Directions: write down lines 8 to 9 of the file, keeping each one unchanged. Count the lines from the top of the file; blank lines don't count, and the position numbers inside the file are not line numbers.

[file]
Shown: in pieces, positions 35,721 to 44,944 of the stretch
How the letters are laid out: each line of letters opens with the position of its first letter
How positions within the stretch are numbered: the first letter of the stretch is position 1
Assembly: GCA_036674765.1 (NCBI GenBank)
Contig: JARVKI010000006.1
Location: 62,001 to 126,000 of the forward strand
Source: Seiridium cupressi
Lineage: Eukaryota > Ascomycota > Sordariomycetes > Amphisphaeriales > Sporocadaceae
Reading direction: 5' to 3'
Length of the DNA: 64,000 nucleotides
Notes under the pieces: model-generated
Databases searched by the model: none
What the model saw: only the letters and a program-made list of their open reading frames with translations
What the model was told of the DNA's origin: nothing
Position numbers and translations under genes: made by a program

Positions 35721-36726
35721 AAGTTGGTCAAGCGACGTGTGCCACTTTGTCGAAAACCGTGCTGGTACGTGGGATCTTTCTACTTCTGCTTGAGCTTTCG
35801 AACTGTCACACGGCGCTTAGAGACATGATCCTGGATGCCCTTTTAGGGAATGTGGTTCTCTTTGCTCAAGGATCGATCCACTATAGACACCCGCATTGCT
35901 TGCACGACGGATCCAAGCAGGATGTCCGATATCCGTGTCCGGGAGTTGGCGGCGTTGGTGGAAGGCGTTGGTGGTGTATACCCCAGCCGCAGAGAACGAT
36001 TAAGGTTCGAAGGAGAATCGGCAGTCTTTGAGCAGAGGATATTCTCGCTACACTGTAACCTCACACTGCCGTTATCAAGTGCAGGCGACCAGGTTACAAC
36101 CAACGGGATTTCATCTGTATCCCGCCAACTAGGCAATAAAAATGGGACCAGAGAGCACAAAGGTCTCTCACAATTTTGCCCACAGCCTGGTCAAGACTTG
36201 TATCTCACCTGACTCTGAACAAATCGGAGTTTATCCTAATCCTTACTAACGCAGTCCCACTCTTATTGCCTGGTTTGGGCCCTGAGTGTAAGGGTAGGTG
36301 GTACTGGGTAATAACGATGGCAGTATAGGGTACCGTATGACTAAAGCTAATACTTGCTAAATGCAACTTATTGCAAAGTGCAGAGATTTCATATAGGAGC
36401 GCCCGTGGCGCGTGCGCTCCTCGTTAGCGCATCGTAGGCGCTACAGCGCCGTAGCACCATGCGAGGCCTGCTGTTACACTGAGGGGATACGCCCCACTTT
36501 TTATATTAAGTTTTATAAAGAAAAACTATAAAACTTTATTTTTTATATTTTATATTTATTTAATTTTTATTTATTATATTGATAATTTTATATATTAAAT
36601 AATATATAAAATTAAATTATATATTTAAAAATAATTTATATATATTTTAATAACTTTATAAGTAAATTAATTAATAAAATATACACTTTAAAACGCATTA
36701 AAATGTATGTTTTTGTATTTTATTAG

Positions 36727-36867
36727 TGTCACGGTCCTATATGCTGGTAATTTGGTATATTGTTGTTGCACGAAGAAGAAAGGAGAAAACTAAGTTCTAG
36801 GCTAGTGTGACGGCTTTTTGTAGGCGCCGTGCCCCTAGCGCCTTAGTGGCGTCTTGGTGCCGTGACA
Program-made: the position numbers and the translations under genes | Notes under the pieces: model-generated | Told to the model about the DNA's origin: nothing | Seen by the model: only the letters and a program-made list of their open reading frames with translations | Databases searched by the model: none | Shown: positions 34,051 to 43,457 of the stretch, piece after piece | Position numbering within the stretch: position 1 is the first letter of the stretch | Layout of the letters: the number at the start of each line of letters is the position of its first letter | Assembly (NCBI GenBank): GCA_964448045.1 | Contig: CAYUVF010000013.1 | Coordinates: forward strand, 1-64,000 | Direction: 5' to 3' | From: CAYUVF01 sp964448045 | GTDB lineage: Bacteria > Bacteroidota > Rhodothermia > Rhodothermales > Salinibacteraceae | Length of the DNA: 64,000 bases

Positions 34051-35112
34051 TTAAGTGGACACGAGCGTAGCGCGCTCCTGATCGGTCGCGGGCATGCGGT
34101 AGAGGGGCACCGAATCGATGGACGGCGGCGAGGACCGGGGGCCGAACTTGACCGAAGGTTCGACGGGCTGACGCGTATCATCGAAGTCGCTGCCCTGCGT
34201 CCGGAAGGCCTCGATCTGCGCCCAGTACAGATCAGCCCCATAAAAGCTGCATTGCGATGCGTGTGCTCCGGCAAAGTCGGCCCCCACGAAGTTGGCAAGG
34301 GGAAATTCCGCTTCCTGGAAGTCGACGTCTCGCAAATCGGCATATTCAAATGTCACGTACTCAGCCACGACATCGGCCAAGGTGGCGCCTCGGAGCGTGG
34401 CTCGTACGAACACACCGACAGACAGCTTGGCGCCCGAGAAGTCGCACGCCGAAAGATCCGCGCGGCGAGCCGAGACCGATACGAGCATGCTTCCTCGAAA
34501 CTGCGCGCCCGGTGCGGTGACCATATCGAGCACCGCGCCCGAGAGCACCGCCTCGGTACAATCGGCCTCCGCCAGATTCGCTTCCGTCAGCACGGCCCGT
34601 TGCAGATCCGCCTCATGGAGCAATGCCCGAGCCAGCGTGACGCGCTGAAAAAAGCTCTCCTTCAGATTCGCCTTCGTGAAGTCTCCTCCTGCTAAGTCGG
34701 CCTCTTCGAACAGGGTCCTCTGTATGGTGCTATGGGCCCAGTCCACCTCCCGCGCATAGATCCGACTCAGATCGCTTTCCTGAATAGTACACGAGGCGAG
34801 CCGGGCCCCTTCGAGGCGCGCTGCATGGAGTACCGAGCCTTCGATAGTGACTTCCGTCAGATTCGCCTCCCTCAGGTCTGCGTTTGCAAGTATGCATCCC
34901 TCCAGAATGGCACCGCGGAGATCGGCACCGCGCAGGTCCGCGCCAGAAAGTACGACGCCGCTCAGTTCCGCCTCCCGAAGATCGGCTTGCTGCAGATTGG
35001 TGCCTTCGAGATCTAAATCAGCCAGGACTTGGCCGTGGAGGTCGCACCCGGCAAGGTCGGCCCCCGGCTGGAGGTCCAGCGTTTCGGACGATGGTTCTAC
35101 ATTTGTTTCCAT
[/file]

Lineage: Eukaryota > Ascomycota > Sordariomycetes > Amphisphaeriales > Sporocadaceae
Reading direction: 5' to 3'